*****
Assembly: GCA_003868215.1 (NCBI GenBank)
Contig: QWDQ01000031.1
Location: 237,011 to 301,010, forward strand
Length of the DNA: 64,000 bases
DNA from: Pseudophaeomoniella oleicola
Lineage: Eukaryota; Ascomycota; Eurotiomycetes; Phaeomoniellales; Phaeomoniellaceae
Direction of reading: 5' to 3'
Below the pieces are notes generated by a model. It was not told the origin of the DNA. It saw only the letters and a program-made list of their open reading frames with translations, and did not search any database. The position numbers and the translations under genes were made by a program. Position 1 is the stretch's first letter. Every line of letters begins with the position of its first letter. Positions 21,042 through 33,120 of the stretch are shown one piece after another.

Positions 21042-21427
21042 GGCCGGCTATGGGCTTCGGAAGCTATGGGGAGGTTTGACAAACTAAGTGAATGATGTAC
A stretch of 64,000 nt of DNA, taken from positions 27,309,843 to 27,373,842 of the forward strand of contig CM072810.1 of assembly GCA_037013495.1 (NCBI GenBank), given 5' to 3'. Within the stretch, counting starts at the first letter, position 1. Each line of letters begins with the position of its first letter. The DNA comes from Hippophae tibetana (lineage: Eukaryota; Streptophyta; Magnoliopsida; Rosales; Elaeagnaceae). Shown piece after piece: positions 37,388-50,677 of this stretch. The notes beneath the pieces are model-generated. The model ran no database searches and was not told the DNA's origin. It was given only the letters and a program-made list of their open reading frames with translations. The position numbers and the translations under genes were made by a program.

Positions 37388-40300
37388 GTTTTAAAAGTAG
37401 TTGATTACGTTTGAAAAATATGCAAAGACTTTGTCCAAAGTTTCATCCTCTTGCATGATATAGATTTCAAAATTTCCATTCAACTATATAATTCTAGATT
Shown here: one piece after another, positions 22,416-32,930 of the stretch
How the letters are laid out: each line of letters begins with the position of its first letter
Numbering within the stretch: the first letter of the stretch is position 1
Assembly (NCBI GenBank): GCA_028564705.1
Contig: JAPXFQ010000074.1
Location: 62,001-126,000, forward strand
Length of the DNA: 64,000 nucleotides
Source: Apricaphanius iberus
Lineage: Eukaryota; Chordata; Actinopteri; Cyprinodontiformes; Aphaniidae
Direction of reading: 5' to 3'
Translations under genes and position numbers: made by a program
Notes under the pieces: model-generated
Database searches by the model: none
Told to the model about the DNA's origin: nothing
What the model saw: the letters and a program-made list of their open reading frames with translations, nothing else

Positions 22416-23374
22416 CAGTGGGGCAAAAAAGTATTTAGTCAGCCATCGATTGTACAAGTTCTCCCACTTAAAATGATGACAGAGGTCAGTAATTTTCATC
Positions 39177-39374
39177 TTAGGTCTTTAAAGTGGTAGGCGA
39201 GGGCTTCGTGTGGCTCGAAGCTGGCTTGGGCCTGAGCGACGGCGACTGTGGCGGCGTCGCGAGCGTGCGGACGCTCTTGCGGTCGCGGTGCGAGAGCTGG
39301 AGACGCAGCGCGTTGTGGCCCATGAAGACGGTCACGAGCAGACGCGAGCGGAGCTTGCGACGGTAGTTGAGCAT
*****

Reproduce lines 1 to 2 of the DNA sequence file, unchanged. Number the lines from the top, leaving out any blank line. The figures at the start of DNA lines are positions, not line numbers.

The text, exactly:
Assembly: GCA_003868215.1 (NCBI GenBank)
Contig: QWDQ01000031.1